3) Note also at 4:39 the french horns and the trombones repeat this triple-tonguing theme, but their articulation sounds far muddier (at 5:04 you can hear the trumpets play this theme again for a quick and clear contrast). That's why the trumpet player always gets the girl.

Listener Notes for Russian Easter Festival Overture:
We've listened to this work once before in this blog, so I won't spend a lot of time on it today. But as a quick reminder, this is one of R-K's best known works, and it's one of my personal favorites as well.

1) Listen at 0:57 for the cello playing the melody over a bevvy of flutes playing a surprisingly difficult part involving "double-tonguing" which is a variation of the triple tonguing done by the trumpets above. Yep, woodwind players, especially flute players, can double- and triple-tongue too.

2) At 5:23, the key theme ("Dahhh dut dut dahhh") is played by the entire orchestra. Crank up the volume all the way and listen to this part again, but pay special attention to the enormous foundation of the tubas and base strings. Is that gripping or what?

3) At the 12:23 mark, listen to the awesome yet controlled power of the low brass playing the key theme. Once again, this is a great time to really crank up the volume--and I'd suggest leaving it cranked up for the rest of the work. I'd love to hear the Montreal Symphony Orchestra live so I can see for myself exactly what kind of monsters they have for trombone and tuba players.

Listener notes for Pictures at an Exhibition:
This work is a musical representation of stroll through a gallery of artwork. And, as Mussorgsky fans have come to expect, there's also a confusing history behind this work. Mussorgsky originally wrote this in 1874 (in only about 20 days by the way) as a suite for piano, but the work was re-edited by his friend Rimsky-Korsakov after Mussorgsky's death. Fortunately, Mussorgsky's original manuscript survived, but it wasn't until 1931 that the original version became available so that pianists could perform an "as intended" version of the work.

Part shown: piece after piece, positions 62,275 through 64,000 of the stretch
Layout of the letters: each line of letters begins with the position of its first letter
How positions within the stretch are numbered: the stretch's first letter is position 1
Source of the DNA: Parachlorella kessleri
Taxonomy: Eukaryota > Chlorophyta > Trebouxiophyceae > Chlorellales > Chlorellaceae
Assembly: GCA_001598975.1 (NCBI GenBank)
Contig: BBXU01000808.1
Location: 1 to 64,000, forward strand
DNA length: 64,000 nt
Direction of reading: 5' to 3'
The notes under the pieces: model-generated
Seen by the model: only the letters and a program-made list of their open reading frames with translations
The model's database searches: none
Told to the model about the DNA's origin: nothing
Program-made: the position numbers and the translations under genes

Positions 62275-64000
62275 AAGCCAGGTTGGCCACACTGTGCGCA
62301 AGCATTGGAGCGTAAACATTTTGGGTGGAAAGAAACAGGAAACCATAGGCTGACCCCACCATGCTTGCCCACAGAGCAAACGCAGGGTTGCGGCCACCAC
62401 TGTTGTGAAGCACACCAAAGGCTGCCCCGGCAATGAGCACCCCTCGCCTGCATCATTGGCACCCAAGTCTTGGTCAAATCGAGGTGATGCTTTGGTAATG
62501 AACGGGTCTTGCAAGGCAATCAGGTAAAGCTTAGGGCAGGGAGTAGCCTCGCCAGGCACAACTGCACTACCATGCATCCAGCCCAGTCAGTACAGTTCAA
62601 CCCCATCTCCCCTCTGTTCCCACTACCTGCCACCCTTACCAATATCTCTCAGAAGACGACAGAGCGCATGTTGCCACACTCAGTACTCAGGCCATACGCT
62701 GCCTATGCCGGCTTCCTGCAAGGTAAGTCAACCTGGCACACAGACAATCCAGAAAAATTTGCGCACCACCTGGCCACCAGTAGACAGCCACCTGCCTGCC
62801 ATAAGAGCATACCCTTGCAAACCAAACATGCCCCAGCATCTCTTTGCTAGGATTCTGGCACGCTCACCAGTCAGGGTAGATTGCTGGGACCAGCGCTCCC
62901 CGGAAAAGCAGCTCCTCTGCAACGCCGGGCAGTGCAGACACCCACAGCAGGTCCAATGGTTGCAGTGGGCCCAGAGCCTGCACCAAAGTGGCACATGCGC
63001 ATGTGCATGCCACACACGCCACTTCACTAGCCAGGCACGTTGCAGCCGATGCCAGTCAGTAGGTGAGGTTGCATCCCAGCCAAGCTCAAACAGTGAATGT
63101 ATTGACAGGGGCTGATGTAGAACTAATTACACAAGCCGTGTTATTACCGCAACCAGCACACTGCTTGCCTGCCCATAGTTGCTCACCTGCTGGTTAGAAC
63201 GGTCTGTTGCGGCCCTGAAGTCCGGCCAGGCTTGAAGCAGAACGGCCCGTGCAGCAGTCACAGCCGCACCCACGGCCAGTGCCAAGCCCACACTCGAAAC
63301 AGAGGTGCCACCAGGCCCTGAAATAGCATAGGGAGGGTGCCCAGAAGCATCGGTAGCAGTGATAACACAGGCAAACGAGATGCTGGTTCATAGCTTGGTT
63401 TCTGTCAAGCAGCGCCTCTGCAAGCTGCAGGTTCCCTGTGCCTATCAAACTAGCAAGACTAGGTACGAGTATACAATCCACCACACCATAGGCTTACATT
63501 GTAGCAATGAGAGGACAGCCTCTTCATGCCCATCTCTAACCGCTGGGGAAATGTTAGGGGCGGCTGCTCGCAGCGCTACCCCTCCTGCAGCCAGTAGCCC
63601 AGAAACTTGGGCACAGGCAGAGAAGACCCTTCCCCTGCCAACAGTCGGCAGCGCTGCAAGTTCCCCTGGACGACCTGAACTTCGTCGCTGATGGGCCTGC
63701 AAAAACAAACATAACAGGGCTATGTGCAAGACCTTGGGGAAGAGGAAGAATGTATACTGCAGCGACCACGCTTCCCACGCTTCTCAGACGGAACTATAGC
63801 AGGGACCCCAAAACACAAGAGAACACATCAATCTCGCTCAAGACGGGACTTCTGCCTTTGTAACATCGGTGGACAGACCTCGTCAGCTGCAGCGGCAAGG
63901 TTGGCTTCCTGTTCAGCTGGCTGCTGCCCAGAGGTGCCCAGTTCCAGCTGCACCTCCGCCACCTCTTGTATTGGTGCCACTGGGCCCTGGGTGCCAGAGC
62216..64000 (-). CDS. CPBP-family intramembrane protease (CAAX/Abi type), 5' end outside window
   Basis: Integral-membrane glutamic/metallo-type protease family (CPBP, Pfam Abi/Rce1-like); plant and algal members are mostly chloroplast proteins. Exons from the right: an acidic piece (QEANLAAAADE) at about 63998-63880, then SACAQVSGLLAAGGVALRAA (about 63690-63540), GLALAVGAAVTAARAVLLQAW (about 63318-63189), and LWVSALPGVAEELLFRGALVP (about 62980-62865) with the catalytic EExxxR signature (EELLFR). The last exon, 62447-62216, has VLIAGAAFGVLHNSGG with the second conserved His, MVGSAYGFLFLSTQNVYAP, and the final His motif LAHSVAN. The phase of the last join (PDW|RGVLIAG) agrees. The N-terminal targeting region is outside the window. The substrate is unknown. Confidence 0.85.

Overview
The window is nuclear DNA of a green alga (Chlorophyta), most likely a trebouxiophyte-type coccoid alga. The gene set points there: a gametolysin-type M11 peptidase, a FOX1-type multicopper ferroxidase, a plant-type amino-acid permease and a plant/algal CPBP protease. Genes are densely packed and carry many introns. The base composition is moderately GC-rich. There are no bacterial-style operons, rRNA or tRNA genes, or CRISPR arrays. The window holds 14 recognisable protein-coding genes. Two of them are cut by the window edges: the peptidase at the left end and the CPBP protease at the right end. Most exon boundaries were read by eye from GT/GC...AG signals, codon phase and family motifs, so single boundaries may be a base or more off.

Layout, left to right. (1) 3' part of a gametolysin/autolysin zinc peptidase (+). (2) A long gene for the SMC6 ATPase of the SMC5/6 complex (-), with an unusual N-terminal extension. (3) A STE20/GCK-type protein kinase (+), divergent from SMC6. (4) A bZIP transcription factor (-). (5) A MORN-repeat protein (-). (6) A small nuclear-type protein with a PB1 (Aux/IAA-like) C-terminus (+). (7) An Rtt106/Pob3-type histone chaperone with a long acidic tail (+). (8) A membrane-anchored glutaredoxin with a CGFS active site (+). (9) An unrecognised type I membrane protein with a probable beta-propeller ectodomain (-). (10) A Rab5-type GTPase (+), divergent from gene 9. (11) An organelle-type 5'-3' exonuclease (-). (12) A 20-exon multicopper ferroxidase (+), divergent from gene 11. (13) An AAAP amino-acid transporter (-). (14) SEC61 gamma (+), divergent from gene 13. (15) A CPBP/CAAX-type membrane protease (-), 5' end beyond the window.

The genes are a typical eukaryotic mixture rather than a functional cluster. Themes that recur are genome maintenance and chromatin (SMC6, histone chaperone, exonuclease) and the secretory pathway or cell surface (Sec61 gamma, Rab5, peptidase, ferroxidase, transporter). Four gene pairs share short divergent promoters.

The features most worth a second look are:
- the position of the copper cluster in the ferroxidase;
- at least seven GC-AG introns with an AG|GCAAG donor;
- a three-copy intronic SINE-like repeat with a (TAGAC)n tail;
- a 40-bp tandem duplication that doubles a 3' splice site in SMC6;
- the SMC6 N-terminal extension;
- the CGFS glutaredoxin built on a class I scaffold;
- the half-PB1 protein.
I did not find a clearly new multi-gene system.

I'll confuse you even more. The version we are listening to here is an orchestration of Mussorgsky's piano suite by Maurice Ravel, and Ravel was one of more than 20 composers that have arranged this work for orchestra (Ravel's orchestration is by far the most widely known however).

But set aside your confusion for now and just listen to this spectacular work, which features some of the most triumphant themes and some of the best brass parts you'll ever find in classical music.

1) The trumpet solo of the Promenade theme at the very beginning of this work has to be done right. You have to hit each note with confidence, use a round tone, and don't use so much damn vibrato. Inxay on the ibratovay. This guy simply uses way too much. The notes should be solid, not quavery. There's no reason to sound like you're playing with an advanced case of Parkinson's disease.

2) I'm sorry to harp a second time on vibrato, but at the 1:18 mark, the saxophone uses so much vibrato that he sounds like he ought to be in a 1930's era big band. One of my worst pet peeves about classical music is when otherwise well-trained musicians confuse a heavy vibrato with artistry.

3) You can see images of some of the artwork represented in this suite on Wikipedia.

4) The opening of the eighth movement ("The Catacombs") is an excellent showpiece for any brass section. If you want to see how your local symphony's brass players measure up, see how the principal trumpet handles the solo at the beginning of the work and then see how the brass section handles the eighth movement.

5) At the beginning of the final movement, when the entire brass section plays the Promenade theme, can you hear the trumpet playing the melody above it all? Notice how the trumpet player doesn't use any vibrato here. To me that's proof that his over-use of vibrato in his solo at the very beginning of this work is artistically inappropriate.